All 50 states have a law making it illegal to pass a school bus that is stopped to load or unload children.

School buses use yellow flashing lights to alert motorists that they are preparing to stop or load or unload children.  

Red flashing lights and an extended stop sign arm signals to motorists that the bus is stopped and children are getting on or off the bus.

The area 10 feet around a school bus is where children are in the most danger of being hit.  Stop your car far enough from the bus to allow children the necessary space to safely enter and exit the bus.

Be alert.  Children are unpredictable.  Children walking to or from their bus are usually very comfortable with their surroundings.  This makes them more likely to take risks, ignore hazards or fail to look both ways when crossing the street.

Simple reminders for Drivers

  • Slow down and be especially alert in the residential neighborhoods and school zones.  Always anticipate that a child might bolt in front of your vehicle.
  • Take extra time to look for kids at intersections, on medians and on curbs.  Look for safety patrols, school buses, and other signs that children could be in the area.
  • Enter and exit driveways and alleys slowly and carefully and scan between parked cars and other objects for children who might dart out in front of your car.
  • Reduce any distractions inside your car so you can concentrate on the road and your surroundings.  Avoid distractions like cell phones, iPods, and other devices that can make you take your eyes off the road.

Reminders for your Kids

  • Teach children to arrive at the bus stop early, stay out of the street, wait for the bus to come to a complete stop before approaching the street, watch for cars and avoid the driver’s blind spot.
  • Remind your children to stay seated at all times and keep their heads and arms inside the bus while riding.  When exiting the bus, children should wait until the bus comes to a complete stop, exit from the front using the handrail to avoid falls and cross the street at least 10 feet (or 10 giant steps) in front of the bus.
  • Tell your child not to bend down in front of the bus to tie shoes or pick up objects, as the driver may not see him before starting to move.
  • Children under the age of 10 should walk to school with an adult or older child.  Young children often do not possess the necessary skills to judge the speed or distance of oncoming traffic.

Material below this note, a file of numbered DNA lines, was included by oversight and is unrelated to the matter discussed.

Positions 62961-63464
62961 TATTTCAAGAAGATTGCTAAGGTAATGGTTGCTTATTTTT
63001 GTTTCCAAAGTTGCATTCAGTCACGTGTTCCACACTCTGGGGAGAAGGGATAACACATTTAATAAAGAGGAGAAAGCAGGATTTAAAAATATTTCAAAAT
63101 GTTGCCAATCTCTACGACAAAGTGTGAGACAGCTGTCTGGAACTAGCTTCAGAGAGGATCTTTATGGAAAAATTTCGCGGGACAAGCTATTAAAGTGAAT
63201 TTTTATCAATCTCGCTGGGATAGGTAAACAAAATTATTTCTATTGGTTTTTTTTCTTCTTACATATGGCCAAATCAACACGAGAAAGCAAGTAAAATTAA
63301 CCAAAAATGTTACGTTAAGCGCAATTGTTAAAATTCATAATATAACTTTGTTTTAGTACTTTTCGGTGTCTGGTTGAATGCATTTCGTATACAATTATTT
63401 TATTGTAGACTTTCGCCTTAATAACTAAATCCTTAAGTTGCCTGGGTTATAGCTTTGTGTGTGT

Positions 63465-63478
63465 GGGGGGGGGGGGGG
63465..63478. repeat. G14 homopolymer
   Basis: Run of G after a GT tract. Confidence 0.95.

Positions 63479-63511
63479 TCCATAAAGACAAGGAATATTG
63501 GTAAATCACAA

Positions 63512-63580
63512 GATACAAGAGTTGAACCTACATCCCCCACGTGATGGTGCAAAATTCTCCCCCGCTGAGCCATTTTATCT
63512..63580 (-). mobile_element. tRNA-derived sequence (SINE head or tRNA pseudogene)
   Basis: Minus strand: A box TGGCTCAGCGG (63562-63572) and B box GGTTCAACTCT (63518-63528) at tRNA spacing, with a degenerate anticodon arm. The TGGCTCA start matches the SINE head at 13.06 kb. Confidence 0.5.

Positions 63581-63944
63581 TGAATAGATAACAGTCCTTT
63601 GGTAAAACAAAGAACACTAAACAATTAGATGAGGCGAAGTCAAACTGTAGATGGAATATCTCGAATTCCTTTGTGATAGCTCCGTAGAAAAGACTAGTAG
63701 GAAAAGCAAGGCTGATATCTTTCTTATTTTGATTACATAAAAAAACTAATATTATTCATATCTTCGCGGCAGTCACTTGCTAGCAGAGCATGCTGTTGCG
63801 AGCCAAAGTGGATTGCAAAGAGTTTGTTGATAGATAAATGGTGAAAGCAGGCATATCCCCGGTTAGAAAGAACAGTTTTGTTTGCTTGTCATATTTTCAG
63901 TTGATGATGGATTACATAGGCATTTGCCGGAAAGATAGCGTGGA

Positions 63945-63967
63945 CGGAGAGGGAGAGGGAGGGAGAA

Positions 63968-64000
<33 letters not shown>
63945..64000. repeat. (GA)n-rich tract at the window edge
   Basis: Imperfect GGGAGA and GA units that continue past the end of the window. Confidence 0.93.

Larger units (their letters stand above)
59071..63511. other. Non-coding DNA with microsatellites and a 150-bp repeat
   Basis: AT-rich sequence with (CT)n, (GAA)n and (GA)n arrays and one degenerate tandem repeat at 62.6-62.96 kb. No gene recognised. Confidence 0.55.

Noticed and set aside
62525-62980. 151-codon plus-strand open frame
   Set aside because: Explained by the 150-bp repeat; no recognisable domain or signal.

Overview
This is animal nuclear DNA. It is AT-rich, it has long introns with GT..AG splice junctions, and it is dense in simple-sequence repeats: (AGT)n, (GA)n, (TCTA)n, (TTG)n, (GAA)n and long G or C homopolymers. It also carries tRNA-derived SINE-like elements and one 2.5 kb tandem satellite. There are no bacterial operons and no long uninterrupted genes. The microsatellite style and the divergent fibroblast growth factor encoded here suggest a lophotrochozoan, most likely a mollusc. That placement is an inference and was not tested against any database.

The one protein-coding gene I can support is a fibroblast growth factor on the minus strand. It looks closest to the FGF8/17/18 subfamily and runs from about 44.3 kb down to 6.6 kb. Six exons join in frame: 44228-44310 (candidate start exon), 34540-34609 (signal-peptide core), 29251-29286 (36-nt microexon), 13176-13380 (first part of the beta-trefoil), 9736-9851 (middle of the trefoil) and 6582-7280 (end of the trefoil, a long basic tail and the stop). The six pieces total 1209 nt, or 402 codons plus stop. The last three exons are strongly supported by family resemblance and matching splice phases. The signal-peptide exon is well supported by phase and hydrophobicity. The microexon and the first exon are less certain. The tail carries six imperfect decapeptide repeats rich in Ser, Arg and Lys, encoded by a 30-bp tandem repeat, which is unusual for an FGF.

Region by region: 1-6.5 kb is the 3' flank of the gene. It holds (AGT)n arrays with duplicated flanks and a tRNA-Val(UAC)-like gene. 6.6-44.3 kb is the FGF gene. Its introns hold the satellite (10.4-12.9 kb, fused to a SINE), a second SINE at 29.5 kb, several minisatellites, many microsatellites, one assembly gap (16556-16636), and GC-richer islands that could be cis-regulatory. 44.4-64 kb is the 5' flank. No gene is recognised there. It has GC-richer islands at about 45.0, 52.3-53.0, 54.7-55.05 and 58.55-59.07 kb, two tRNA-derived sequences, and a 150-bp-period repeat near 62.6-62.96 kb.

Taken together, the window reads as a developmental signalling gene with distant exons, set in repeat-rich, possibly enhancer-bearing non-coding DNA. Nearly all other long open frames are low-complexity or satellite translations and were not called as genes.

• Plan a walking route to school or the bus stop.  Choose the most direct way with the fewest street crossings and, if possible, with intersections that have crossing guards.
  • Walk the route with your child beforehand.  Tell them to stay away from parks, vacant lots, fields and other places where there aren’t many people around.
  • Teach your child never to talk to strangers or accept rides or gifts from strangers.  Remind your child that adults should never ask children for help, whether it is help finding a lost puppy, or if they are hurt and need medical attention. Teach your child to call 911 and have police render the necessary aid requested.
  • Teach your child, whether walking, biking, or riding the bus to school – to obey all traffic signals, signs and traffic officers.  Remind them to be extra careful in bad weather.
  • When driving children to school, drop them off and pick them up as close to the school as possible.  Don’t leave until they are in the schoolyard or building.
  • If your child bikes to school make sure they wear a helmet.  Research indicates that a helmet can reduce the risk of head injury by up to 85 percent.
  • Be sure that your child knows his or her home phone number and address, your work number, the number of another trusted adult and how to call 911 for emergencies.
  • Instruct your child to never take a ride from any strangers even if the person says that they are there to pick them up because their mom or dad sent them.
  • Develop a family “code word.” If someone other than a parent is going to pick up a child at school unexpectedly, that person should repeat the “code word” first before the child agrees to leave the safety of the school grounds.  The code word should remain a secret and be changed should others learn of it.